Furthermore, wealthy elites have used the media as a weapon against minorities, homeless, and environmental groups. In this manner, they are able to petition protected wild life habitat for the development while restricting access to others. If we have discussed the role of gated communities in novels such as Parable of the Sower we see here the beginning of such communities although like the holocaust minorities seem to be excluded from and targeted by the famous and wealthy.  

Here’s an interesting youtube clip on war and fear:

T.M.I. (Too Many Issues) in Natural Disasters

Posted in Environmental Security, Natural Disasters, Rhetoric on April 15, 2010 by Rita

This is my last blog and I feel somewhat slacking in my responsibilities. Yet, on the other hand, I am struggling with this week’s topic: Natural Disasters.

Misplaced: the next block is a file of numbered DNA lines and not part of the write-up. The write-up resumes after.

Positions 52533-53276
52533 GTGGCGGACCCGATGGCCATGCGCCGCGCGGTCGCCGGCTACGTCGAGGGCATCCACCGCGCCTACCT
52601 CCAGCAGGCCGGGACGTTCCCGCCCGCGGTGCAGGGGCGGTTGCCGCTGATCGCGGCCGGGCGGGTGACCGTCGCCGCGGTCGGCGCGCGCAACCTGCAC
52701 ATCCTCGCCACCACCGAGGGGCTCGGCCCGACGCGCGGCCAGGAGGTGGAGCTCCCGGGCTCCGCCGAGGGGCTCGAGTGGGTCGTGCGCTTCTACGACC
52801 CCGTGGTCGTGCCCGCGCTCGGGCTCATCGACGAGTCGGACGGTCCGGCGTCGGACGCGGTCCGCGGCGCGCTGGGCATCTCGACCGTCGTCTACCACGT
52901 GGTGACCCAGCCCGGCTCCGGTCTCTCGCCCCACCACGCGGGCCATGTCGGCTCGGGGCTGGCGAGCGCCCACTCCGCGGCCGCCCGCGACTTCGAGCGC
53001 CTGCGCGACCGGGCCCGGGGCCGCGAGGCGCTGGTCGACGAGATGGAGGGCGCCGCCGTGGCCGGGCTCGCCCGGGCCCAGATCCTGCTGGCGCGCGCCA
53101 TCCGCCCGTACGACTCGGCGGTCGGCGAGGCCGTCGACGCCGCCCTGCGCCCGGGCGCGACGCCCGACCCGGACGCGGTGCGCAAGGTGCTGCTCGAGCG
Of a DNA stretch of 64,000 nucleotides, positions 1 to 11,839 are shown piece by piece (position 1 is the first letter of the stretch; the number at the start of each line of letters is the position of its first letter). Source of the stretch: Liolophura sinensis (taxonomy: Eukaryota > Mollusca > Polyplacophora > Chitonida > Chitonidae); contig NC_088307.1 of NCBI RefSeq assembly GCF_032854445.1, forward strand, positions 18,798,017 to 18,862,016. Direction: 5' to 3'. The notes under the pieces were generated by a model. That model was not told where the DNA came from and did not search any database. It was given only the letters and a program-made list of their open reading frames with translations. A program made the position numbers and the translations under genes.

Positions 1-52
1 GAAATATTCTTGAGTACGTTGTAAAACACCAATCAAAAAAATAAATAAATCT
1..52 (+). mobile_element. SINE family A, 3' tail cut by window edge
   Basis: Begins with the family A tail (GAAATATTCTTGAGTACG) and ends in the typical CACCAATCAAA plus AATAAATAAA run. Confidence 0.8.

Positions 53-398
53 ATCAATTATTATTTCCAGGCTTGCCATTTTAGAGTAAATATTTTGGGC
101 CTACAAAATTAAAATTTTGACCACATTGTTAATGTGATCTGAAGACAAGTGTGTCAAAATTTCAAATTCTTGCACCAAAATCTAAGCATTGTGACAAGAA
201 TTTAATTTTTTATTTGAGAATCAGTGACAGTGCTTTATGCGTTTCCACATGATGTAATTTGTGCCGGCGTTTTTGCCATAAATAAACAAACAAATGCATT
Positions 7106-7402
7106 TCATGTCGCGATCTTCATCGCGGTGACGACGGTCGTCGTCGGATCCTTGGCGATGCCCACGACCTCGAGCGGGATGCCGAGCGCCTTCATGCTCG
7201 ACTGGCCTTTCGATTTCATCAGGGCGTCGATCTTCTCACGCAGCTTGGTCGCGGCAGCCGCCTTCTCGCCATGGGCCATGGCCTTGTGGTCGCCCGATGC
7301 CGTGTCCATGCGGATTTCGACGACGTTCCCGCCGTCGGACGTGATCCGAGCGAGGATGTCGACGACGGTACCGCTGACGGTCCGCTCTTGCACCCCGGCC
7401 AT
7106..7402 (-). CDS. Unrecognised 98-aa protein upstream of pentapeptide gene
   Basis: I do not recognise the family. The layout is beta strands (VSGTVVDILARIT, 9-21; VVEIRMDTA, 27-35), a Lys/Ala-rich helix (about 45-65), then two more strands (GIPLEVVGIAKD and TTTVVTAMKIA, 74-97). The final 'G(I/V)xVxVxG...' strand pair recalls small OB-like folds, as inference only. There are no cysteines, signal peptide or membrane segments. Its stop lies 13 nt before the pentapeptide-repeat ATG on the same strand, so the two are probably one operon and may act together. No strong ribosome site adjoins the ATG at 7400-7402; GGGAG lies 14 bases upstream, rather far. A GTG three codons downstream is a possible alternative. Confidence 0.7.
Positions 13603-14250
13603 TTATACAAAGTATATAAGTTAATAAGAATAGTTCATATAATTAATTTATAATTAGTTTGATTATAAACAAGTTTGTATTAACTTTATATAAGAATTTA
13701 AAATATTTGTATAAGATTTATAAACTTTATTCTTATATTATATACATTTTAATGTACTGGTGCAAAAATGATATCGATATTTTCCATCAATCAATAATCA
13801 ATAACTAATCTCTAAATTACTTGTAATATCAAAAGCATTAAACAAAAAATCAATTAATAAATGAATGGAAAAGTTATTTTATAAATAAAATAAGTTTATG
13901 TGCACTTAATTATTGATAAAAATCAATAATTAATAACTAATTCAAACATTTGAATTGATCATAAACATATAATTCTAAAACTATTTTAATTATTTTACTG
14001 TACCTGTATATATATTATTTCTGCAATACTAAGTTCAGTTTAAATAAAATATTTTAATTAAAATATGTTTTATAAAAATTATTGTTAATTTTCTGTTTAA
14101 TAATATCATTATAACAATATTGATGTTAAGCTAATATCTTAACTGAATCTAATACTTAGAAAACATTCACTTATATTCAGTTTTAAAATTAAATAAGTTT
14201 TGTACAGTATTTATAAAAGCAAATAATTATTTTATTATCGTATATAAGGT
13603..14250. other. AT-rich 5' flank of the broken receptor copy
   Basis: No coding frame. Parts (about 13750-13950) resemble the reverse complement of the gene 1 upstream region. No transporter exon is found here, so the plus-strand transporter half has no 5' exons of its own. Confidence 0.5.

Don’t get me wrong, I know what Natural Disasters are and as you’re reading this I’m sure you’ve thought of at least a dozen recent Natural Disasters. I know that I could have inserted copious numbers of videos illustrating examples of this week’s topic but I felt it would be trite.

I have never been in a Natural Disaster yet, I can empathize with those who have and survived. Reading Rebecca Solnit’s A Paradise Built in Hell and the article, “We Know This Place”: Neoliberal Racial Regimes and the Katrina Circumstance by Jordan T. Camp and the constant reference to Sunni Patterson’s poem, We Know This Place, I literally cannot grasp the topics discussed and I honestly do not understand where the authors are coming from.

An example of being unable to wrap my mind around these topics is Sunni Patterson’s relating how the citizens of the Ninth Ward (predominantly poor blacks) in New Orleans were mistreated after hurricane Katrina is in direct relation to the days of slavery. Maybe its my naive nature but I never thought of the issues raised by the authors.